(make_shared<ElementConstructor>());
        }
    };
    typedef shared_ptr<Element> ElementPtr;
    
    class Element::ElementConstructor : public Element{
        public:
        ElementConstructor(){;}
    };
    
    int main()
    {
       ElementPtr element = Element::create();
       return 0;
    }
    
    • Why the `static_pointer_cast` in `create`, it shouldn’t be necessary?

      You can use the `Element(Element &other) = delete;` syntax to delete a standard constructor.

      But I think my code should have covered your example as well, or does it not covere the zero parameters case? I used variadic templates to try and cover all cases.

    • I think the cast is necessary because of the way I use the ‘ElementConstructor’ as template argument to make_shared. This makes make_shared return a shared_ptr. Since we want the ‘create’-method to return a shared_ptr, and since there are no implicit conversion, we need to do the cast.

      Yeah, surely I could use the ‘Element(Element &other) = delete;’ syntax :) I’m just kind of more used to declare it privately, since in effect I guess it does the same, but it’s also legal in c++99.

      Your code is more general in terms of numbers of parameters that can be passed to create :) It does take the zero-parameters case as well. After posting my code to you, I tried to change my code to be as general as yours, with your code as example, and it worked :)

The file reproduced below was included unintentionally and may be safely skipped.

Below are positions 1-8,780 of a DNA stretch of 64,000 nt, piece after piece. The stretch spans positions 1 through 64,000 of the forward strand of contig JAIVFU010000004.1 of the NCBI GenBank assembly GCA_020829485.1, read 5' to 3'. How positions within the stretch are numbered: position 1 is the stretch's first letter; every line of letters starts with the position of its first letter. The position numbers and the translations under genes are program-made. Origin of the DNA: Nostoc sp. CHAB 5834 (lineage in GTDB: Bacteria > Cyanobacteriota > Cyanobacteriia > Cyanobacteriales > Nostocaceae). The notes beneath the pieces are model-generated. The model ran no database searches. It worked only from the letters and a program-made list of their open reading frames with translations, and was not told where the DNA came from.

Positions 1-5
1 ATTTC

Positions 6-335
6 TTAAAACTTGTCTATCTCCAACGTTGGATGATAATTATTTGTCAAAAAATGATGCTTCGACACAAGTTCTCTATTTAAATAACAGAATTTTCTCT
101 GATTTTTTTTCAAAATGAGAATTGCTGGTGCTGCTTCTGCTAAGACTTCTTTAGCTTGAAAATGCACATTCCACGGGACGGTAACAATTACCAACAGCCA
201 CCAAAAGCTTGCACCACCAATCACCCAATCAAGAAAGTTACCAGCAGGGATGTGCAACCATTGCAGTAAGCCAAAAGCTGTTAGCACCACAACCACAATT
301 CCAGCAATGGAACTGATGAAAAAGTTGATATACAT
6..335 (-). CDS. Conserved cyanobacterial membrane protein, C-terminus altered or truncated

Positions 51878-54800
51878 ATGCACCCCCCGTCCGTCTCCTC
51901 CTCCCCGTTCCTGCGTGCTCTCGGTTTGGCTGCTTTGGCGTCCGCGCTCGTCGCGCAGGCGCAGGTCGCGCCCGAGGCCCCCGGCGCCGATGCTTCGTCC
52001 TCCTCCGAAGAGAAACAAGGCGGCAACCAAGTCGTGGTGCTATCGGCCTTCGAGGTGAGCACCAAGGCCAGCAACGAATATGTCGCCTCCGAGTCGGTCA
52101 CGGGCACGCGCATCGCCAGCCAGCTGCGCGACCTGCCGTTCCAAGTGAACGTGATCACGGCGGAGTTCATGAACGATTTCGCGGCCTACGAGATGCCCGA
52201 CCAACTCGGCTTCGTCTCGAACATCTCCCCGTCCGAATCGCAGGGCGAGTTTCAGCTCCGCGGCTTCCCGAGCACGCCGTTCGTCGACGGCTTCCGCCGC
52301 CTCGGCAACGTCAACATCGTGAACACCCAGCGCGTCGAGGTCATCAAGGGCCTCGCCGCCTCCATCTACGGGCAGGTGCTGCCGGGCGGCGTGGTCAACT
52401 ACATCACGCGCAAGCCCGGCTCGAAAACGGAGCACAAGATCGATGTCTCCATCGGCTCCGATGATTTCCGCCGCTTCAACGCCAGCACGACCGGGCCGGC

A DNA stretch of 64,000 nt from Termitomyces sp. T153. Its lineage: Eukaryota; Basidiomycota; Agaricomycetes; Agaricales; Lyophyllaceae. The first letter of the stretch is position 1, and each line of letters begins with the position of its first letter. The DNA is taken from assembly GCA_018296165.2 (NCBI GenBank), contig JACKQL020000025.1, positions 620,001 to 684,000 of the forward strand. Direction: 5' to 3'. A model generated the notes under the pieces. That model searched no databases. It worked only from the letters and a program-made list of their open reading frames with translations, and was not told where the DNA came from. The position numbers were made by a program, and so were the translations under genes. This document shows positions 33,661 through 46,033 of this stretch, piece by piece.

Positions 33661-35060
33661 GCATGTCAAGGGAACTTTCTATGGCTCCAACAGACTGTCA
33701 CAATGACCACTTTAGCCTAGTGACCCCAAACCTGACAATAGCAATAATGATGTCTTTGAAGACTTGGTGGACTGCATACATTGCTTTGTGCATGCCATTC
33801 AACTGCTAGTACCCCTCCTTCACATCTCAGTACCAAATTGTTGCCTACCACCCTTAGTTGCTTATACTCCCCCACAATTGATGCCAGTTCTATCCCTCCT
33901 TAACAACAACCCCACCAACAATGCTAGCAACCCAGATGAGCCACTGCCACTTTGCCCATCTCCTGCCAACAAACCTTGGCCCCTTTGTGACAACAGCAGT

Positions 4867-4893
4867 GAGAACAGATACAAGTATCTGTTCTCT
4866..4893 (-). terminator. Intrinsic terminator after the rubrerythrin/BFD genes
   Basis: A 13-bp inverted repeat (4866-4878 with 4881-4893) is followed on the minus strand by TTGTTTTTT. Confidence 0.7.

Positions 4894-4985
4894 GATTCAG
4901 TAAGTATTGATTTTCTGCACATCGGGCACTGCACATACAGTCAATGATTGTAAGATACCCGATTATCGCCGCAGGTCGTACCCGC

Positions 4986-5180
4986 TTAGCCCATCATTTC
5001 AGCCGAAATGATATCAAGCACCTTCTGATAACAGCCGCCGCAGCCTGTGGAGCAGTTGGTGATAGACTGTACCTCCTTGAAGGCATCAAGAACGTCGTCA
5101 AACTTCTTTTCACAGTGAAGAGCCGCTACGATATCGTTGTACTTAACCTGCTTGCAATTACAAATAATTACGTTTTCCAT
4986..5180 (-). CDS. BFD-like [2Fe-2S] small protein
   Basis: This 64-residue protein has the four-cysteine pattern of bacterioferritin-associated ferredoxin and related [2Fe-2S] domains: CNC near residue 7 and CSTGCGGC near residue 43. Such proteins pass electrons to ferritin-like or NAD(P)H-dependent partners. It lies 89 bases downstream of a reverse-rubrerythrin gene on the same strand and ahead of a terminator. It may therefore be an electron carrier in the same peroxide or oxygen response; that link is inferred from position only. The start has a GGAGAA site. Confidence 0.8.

The absolutely only thing I wanted to demonstrate was that it Is possible to figure a way where Elements constructor is private, and also use make_shared in the ‘create’-method, as opposed to using shared_ptr(new Element()). Now it’s okay to question how interesting this actually is, though. make_shared do have some benefits to it, but my code doesn’t exactly adhere so much to the ‘kiss’-principle as your code does.

  3. using make_shared

    #include <iostream>
    #include <memory>
    
    class A : public std::enable_shared_from_this<A>
    {
    private:
        A(){}
        explicit A(int a):m_a(a){}
    public:
        template <typename... Args>
        static std::shared_ptr<A> create(Args &&... args)
        {
            class make_shared_enabler : public A
            {
            public:
                make_shared_enabler(Args &&... args):A(std::forward<Args>(args)...){}
            };
            return std::make_shared<make_shared_enabler>(std::forward<Args>(args)...);
        }
    
        int val() const
        {
            return m_a;
        }
    private:
        int m_a=0;
    };
    
    int main(int, char **)
    {
        std::shared_ptr<A> a0=A::create();
        std::shared_ptr<A> a1=A::create(10);
        std::cout << a0->val() << " " << a1->val() << std::endl;
        return 0;
    }